The camera IS to blame!
Point and Shoot cameras are usually adjusted for maximum user pleasure with minimum effort. The results are pleasing to most people, simply because the manufacturer adjusted the presets accordingly.
Digital SLR users are often much more selective. We want our color output to be more muted so that we can capture the entire color range without clipping off colors. We rather adjust the color in our software to our own style and liking. Most Consumer SLRs have presets, which let us adjust the color saturation in our JPG images. By default these settings are rather muted for the above reasons.
I usually prefer to capture RAW files and perform my very own RAW processing. This way I do not have to rely on a camera processor making automated decisions for me. Instead I can adjust my output depending on the scene and the lighting conditions. Even the best camera chips do not know your intentions and/or what is in the scene. I can even choose to enhance the dynamic range (HDR processing of RAW).
Digital SLRs are very demanding and require you to rethink how you work with images, but the results speak for themselves. Hopefully some of my Tutorials can help pave the way for you.
Why then do my macros look better ?
I already got Cheryl convinced to learn more about RAW processing. She sent me a follow up question about her macro images that appear much more saturated and seem to pop right out of the camera.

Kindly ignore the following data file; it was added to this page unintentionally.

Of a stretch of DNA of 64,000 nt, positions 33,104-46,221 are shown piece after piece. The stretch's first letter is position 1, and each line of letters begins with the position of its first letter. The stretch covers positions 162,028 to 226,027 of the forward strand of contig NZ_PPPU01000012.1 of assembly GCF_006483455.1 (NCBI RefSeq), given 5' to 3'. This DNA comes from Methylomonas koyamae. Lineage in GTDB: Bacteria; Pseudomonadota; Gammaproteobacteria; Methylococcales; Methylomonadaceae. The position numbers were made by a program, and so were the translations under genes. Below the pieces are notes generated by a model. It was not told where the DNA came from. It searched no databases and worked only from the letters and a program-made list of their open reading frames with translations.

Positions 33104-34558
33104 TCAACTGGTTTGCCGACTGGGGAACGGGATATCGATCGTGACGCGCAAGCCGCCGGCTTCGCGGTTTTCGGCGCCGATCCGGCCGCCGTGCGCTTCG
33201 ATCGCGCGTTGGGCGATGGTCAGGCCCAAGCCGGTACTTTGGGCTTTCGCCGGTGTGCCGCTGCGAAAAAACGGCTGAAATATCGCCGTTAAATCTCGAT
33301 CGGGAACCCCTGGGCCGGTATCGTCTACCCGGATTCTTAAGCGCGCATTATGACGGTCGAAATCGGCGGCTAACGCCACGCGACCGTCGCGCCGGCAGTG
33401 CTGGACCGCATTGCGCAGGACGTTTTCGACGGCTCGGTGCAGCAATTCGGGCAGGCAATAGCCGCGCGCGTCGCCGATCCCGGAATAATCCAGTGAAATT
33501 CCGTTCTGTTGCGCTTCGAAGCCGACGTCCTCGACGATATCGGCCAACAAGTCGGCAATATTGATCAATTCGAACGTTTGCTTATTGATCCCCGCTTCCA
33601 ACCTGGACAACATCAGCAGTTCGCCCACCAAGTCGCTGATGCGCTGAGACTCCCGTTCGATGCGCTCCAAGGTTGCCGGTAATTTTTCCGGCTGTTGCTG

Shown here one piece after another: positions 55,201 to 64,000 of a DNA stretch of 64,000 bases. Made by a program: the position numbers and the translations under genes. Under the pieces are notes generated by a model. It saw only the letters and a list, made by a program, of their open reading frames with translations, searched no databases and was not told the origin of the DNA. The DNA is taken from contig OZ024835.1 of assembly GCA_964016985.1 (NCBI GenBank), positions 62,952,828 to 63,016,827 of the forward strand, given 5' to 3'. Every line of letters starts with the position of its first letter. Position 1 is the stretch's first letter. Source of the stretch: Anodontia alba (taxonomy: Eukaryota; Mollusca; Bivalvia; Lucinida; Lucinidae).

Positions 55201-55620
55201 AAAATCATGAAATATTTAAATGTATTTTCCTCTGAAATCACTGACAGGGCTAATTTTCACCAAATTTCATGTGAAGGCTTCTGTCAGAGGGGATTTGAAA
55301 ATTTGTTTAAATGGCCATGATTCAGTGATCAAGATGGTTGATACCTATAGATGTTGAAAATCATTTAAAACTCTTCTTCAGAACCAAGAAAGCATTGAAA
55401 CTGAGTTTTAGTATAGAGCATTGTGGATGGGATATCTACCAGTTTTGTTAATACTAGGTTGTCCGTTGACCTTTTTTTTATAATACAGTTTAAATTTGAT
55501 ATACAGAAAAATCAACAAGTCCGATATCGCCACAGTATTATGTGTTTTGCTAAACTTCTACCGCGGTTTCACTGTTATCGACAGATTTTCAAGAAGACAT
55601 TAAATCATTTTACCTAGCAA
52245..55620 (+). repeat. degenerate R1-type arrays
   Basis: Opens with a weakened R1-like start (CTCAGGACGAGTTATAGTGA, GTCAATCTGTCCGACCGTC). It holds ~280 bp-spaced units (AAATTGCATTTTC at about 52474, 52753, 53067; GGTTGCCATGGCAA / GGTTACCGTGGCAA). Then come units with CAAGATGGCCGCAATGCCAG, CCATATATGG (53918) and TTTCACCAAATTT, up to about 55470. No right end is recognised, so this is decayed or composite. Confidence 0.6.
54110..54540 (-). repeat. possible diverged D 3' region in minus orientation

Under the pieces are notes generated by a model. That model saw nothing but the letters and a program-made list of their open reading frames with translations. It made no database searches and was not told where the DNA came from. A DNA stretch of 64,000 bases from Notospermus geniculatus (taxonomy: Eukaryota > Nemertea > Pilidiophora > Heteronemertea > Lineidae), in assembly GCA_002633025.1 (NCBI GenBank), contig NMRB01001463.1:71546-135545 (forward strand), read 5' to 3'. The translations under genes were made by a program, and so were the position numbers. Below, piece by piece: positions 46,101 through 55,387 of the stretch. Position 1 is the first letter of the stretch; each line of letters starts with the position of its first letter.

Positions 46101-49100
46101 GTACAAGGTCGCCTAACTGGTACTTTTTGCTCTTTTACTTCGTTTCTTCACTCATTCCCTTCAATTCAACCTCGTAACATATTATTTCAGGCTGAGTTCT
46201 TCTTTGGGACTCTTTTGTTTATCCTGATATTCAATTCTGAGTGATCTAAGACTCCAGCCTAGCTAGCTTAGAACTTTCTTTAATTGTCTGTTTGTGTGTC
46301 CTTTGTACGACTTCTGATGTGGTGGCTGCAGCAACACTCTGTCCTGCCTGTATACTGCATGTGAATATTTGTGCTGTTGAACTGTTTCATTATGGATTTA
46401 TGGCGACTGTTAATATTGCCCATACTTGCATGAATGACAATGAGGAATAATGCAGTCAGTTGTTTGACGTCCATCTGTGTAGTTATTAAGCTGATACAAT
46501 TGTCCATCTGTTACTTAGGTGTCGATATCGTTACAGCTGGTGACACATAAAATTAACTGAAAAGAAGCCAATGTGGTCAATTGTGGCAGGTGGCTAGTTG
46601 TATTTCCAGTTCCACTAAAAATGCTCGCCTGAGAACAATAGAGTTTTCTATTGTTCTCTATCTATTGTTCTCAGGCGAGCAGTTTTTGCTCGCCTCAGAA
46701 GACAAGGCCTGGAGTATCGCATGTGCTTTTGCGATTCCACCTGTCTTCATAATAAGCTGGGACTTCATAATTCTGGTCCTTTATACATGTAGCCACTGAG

The image on the left is unprocessed.
I do not know if Cheryl used a different lens. Lenses have a strong influence on color rendition. If she used a different lens, I would like to encourage her to try a comparative shot of the same scene with two lenses to find out about the differences.
Dynamic Range Problems
As far as the camera goes, the macro shot has a more limited dynamic range than the forest picture. The camera has to preserve detail in the shadows and highlights of the forest shot and cannot render the shadows and the highlights well enough, since they lie near or beyond the capabilities of the camera.
As a remedy I would like her to try exposing for the shadows or the highlights alone. If you expose for shadows, the shadows should be rendered much clearer. The highlights will be blown out, but that may be perfectly acceptable in many shots.
Forest scenes present a drastic challenge for cameras. Try shooting on overcast days to avoid bright spots on the ground and exclude the sky from your photographs to prevent blown out highlights. Your pictures should turn out much better.
Another less obvious reason may be that Cheryl is using the scene modes of her camera. Maybe the macro mode simply is adjusted to produce more saturated colors. Maybe you could try it out and post the results here?
What did I forget?
I probably forgot to mention a few things. If you happen to have some more ideas, feel free to post them below.